That one is really simple. If you ever get them started really listening to you, don’t use it as time to list every fault they have. Pick and issue that is bothering you, then tell them about it. Let’s say you are always asking your husband to help with the laundry and it turns into an argument almost every time. Start by saying something like, “What do you think we could to change our situation with the laundry?” First off all, you are asking to discuss the solution, not the problem. You don’t sound like you are cruising for an an argument. You are neutral and looking for peaceful solutions. At this point be ready to listen to any and all suggestions. Make it easy for him to talk to you. Remember to stay calm and have calm body language and facial expressions. Be might be surprised as to how well this can work.  When you work out a system that you both want to try, be sure to hug and kiss him and thank him for working out something for you both to try. Do it with a smile. This gratitude will make him want to work out the next problem in a similar manner because he will want the happy solution at the end.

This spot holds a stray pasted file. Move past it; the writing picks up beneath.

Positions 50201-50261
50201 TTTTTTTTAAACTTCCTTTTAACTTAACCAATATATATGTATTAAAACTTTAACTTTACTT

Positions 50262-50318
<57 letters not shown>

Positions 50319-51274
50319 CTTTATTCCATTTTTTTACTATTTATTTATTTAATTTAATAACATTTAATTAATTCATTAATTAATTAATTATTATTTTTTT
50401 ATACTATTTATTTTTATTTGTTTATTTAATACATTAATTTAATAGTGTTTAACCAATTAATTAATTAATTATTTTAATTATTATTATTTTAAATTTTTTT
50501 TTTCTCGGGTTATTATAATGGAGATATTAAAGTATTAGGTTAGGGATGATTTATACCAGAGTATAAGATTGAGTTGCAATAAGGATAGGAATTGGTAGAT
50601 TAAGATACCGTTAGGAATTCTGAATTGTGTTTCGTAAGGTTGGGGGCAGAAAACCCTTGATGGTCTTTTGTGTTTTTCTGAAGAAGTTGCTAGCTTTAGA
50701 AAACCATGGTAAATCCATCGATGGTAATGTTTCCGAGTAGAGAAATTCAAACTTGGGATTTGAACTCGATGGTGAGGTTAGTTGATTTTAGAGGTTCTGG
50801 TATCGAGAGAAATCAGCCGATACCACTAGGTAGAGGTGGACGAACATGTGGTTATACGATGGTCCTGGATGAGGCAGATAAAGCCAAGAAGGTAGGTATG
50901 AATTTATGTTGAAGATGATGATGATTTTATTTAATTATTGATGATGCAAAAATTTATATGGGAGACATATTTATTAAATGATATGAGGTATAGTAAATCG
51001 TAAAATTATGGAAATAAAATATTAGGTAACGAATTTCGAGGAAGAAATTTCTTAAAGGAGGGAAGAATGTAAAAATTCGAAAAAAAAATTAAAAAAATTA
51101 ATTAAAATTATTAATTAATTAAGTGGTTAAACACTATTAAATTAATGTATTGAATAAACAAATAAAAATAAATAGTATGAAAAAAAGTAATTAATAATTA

Communication in relationships is NOT the scary thing that people think it is! Courtesy, manners, and plain kindness will get you a long way.

Remember, always love like there’s no tomorrow!

See you next time!

Compromise In Relationships: Do You Have a Companionate Marriage?

Compromise in Relationships

Do you have a companionate marriage?

No, I didn’t mean to write “compassionate”.

This is a term that means both partners share all tasks within the marriage equally. No one’s career is more important, and nothing is the sole responsibility of either person.